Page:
5. Consider Isobel’s natural exuberance; her native trust in people’s goodness; her habit of avoiding and minimizing her pain; her fear of risking someone’s displeasure by displaying anger, even when she feels she has a legitimate complaint. How much of her complex personality might be attributed to her family’s changing dynamics? When are parents not to blame or to be held responsible for a child’s mental and emotional habits and character? In other words, when does a child become responsible for her own responses to the world?

6. Talk about the role of a father in a daughter’s life, especially during the confusing years of adolescence. In what ways can a father help or hurt his daughter’s burgeoning sense of self and independence? In particular, talk about how Andrew’s relationship with Isobel might have contributed to her falling victim to Jeff’s attentions and eventually, to his bullying. Should Louise have taken a more active role in compelling her ex-husband to be a more attentive parent? Or was this not her responsibility? What about Vicky’s responsibility— if any—to her stepdaughter?

7. It is said that a sense of self-esteem comes from what we achieve, not from the compliments we receive. By belittling Isobel’s efforts with CityMouse, a project that has great meaning for her, Jeff attacks Isobel in a very vulnerable place. It could be argued that the most violent damage Jeff inflicts on Isobel is psychological. Referring to your own experiences or those of friends and family members, talk about the various forms of abusive or bullying behavior to be found in a domestic relationship.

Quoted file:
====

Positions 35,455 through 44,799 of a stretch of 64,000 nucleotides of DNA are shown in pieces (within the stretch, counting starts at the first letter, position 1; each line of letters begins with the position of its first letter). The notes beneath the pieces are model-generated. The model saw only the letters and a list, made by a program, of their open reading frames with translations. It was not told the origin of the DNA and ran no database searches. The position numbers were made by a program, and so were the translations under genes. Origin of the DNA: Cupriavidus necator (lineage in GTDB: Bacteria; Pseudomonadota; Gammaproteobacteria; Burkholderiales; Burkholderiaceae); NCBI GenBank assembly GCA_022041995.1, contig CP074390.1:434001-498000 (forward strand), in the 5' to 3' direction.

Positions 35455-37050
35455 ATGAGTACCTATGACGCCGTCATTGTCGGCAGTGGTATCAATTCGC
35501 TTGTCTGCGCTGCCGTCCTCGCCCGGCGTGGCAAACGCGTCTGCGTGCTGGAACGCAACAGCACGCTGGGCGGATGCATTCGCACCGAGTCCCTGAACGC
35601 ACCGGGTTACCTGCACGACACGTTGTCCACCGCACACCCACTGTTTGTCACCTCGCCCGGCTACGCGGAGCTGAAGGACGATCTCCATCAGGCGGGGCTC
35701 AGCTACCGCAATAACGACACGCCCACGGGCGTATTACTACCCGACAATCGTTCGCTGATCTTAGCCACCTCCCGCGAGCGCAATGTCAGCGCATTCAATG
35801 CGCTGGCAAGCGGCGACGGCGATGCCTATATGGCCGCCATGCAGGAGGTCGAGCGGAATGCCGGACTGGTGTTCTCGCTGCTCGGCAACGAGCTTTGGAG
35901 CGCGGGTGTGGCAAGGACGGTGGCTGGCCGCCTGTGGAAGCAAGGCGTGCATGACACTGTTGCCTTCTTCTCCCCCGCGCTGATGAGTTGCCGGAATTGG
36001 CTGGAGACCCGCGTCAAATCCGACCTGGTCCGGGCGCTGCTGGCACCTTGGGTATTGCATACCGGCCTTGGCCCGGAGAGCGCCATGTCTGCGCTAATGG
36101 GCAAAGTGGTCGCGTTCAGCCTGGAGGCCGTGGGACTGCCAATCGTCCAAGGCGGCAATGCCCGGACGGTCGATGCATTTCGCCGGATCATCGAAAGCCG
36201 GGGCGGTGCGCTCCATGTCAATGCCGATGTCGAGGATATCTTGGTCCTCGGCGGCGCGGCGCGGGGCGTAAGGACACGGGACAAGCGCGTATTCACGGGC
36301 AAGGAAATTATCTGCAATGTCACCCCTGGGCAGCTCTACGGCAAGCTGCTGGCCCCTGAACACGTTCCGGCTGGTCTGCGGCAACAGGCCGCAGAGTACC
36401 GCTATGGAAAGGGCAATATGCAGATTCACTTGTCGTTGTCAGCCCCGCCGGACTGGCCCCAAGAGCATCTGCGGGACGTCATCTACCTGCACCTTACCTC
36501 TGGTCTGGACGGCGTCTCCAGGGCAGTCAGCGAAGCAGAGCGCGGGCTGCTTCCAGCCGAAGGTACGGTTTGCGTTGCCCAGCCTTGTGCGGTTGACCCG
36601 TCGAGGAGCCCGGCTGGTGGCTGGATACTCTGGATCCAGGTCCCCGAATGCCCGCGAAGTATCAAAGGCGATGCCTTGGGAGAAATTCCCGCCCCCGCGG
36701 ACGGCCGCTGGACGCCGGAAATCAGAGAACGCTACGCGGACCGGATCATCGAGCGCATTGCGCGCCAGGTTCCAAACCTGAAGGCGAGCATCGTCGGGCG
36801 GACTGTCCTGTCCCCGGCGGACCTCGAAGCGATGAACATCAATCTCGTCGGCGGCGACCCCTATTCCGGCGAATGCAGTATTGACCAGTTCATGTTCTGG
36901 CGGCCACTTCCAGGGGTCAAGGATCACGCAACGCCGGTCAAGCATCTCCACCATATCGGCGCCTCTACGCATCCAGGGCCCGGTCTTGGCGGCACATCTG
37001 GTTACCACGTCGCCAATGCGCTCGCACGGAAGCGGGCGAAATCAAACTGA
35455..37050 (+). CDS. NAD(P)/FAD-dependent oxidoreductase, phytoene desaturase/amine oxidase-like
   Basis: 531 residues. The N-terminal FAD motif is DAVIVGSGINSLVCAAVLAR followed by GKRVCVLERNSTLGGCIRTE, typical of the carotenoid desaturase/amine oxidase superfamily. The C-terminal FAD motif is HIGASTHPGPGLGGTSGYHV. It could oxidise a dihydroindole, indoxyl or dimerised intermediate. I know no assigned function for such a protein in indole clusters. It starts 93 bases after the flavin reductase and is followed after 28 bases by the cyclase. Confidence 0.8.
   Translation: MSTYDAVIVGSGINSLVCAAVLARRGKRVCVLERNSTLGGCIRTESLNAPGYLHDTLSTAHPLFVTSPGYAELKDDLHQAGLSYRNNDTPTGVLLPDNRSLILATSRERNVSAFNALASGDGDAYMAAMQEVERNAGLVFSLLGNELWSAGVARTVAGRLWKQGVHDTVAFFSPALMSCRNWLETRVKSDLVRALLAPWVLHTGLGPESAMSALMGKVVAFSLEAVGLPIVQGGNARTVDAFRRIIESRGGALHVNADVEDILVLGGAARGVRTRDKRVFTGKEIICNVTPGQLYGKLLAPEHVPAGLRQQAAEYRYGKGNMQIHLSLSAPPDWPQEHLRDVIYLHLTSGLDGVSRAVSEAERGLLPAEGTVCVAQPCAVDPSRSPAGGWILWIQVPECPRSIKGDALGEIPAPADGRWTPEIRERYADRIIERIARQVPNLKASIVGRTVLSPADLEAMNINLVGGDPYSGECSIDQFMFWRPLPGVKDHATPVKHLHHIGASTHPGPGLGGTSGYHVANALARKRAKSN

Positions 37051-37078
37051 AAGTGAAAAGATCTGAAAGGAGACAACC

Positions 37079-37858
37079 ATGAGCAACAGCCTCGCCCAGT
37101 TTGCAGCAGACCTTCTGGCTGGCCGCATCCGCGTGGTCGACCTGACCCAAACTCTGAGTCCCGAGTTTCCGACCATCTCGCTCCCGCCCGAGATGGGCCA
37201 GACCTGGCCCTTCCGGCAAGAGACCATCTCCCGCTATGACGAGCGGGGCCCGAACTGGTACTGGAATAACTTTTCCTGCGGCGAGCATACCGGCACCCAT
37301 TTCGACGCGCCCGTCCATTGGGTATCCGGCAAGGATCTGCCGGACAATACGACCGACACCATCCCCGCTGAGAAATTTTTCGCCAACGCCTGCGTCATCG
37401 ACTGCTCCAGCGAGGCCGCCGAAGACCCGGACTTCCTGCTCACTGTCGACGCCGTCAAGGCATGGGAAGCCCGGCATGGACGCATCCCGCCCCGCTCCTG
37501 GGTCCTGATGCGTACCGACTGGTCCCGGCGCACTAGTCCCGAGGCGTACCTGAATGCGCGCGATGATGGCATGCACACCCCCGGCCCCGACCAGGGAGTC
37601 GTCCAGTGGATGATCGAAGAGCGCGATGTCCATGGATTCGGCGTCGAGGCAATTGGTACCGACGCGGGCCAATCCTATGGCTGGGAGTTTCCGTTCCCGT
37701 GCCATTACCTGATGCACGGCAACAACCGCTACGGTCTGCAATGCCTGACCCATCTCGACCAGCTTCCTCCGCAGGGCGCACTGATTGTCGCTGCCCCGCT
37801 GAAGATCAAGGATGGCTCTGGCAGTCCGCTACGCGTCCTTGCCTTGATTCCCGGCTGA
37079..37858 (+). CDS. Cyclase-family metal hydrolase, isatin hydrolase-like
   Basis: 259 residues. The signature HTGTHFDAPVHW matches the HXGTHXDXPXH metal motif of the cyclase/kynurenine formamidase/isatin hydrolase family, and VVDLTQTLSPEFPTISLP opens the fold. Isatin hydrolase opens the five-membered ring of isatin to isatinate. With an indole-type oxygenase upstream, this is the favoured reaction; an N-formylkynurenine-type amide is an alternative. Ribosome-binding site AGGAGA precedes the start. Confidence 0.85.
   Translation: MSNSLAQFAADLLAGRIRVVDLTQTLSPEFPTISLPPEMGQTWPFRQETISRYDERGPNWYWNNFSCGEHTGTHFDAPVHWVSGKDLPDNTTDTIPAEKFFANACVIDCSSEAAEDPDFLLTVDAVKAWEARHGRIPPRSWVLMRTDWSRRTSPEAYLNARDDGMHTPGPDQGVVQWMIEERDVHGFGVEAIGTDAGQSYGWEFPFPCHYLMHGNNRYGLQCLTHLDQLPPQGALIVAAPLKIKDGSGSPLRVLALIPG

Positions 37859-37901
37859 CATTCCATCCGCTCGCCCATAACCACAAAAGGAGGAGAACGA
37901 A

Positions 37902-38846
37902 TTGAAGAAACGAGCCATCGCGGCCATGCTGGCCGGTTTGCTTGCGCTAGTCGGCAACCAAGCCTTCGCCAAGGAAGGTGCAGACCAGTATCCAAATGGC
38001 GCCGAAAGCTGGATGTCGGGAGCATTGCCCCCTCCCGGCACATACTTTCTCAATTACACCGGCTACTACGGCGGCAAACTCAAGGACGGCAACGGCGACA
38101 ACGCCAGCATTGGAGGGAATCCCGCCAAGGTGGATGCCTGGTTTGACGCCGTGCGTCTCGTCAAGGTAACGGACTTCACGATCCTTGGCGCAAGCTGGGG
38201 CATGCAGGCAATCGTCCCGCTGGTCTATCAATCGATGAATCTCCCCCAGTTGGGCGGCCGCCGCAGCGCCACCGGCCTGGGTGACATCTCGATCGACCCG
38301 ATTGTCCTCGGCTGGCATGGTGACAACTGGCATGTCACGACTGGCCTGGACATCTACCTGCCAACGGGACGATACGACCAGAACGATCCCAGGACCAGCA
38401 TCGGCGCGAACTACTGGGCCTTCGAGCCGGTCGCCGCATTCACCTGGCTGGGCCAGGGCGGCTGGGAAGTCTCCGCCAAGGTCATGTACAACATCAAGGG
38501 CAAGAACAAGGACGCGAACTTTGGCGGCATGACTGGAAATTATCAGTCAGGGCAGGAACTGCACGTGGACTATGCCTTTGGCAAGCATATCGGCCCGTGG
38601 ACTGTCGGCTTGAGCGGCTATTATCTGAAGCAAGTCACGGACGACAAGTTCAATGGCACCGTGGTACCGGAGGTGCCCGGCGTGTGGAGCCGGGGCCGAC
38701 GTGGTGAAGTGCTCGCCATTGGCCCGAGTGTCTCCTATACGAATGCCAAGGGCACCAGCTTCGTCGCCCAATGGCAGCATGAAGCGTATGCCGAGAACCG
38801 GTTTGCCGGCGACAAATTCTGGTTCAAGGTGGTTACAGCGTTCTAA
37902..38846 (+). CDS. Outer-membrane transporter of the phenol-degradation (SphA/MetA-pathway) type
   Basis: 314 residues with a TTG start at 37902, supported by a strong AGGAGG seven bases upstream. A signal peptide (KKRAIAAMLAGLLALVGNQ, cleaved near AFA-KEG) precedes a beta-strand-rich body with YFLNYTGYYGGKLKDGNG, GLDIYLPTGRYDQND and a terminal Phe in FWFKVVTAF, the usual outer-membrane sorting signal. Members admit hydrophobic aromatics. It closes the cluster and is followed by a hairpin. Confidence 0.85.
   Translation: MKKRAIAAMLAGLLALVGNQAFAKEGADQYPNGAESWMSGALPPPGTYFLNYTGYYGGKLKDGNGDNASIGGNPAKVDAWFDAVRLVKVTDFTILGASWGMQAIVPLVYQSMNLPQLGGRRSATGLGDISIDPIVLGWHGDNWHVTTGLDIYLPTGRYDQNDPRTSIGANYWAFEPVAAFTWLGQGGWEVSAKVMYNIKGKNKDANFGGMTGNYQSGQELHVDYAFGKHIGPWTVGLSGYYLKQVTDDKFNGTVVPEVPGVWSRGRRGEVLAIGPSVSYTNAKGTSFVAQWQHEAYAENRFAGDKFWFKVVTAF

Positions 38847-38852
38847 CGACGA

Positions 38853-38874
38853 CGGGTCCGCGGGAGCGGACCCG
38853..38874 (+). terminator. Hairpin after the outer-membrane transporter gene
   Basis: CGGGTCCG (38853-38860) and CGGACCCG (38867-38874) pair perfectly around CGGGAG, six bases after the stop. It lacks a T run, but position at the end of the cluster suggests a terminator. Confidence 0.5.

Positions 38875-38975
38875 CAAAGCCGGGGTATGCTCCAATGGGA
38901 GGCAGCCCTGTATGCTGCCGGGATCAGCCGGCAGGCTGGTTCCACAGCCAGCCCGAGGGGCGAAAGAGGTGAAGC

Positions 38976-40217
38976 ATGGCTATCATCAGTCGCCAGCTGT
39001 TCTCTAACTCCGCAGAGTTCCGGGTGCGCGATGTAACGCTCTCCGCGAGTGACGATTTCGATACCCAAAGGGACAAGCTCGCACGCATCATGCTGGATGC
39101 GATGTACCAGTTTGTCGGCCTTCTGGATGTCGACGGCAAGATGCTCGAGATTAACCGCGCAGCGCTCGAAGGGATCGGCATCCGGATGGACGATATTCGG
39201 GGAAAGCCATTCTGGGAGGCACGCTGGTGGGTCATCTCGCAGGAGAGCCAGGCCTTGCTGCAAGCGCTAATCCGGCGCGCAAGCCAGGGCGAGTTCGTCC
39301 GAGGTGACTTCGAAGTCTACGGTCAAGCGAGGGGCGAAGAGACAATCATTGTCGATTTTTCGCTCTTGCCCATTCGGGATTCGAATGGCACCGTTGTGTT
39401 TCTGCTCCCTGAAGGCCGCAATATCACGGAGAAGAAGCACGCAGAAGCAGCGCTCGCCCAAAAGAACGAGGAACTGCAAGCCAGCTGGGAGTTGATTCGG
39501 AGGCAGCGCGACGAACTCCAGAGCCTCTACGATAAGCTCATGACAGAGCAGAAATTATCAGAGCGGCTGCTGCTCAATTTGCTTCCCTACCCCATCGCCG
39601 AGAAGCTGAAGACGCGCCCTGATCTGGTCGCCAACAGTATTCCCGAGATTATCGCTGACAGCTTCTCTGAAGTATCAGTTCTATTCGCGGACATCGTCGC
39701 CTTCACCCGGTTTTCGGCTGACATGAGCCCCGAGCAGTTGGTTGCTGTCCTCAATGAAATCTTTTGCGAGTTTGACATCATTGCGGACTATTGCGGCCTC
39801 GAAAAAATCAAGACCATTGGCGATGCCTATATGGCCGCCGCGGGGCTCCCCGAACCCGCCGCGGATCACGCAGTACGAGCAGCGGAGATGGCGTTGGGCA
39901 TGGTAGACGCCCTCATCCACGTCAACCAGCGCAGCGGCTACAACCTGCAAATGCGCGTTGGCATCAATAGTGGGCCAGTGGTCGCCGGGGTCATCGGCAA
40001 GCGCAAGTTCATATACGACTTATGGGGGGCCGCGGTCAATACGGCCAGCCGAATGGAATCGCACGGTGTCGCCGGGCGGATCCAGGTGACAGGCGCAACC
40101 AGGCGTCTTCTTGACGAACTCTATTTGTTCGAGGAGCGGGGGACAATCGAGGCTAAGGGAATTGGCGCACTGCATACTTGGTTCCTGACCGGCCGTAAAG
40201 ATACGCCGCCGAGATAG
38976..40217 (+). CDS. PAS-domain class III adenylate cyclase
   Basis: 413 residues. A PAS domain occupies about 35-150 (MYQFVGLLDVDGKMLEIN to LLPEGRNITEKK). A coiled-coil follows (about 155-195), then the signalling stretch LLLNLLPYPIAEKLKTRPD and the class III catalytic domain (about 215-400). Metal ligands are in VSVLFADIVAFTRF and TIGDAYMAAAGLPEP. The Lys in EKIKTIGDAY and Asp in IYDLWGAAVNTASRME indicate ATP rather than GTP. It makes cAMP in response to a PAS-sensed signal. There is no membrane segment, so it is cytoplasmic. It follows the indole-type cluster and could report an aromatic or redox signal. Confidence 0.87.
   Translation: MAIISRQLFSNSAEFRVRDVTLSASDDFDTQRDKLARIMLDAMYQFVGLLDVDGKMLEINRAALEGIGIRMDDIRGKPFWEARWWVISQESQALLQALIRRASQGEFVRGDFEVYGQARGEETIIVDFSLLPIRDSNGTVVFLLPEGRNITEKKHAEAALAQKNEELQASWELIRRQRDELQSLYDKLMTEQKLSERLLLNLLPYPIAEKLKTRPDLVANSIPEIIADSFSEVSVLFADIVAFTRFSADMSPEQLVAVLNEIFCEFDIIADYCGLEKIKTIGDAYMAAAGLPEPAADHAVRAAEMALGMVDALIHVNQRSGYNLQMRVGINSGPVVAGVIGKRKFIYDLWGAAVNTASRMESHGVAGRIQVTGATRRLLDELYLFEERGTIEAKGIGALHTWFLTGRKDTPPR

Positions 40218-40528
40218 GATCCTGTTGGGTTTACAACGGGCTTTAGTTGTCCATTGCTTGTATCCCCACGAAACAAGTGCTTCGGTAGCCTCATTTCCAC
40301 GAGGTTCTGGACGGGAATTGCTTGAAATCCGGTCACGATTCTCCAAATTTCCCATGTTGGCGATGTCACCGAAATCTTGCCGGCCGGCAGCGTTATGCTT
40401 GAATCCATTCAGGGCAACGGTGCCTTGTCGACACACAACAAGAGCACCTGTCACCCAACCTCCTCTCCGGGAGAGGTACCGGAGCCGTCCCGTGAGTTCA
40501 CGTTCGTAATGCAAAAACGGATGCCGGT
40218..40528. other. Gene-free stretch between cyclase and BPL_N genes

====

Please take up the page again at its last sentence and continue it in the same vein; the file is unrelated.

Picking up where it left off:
8. Isobel’s blog entries often speak to her strong belief in the importance of individualism, yet under pressure from Jeff, Isobel is led to betray herself and her own uniqueness. To this day, many otherwise strong and intelligent women fail to be true to themselves and their own beliefs when confronted with bullying tactics both at home and in the workplace. Considering your own experiences, what one piece of advice would you give to girls on the cusp of becoming young women?

9. The shame of being identified as a victim prevents many people, both men and women, from speaking out about an abusive situation. Can you understand Quentin’s cousin Lara’s reluctance to reveal Jeff as her abuser? Can you understand why her parents accepted money in return for keeping quiet? Can you understand Isobel’s fear that exposing Jeff as a bully might put those she loves in danger? Bullying is the abuse of power. What other reasons (real or imagined; practical or fantastic) might an abused person claim for keeping silent?

10. After Jeff has been arrested and the truth about his treatment of Isobel has come out, Louise and Isobel speculate about Jeff’s mother and the role she played in his career as a bully and an abuser. Talk about the part Sally Owen might have played in forming her son’s character. Is she perhaps partly to blame? Is she possibly blameless? What do you think she hoped to accomplish by sending Isobel the note, in which she acknowledges but fails to apologize for her son’s behavior?

About Holly Chamberlin:


Holly Chamberlin was born and raised in New York City. After earning a Master’s degree in English Literature from New York University and working as an editor in the publishing industry for ten years, she moved to Boston, married and became a freelance editor and writer. She and her husband now live in downtown Portland, Maine, in a restored mid-nineteenth-century brick townhouse with Betty, the most athletic, beautiful and intelligent cat in the world. Readers can visit her website at: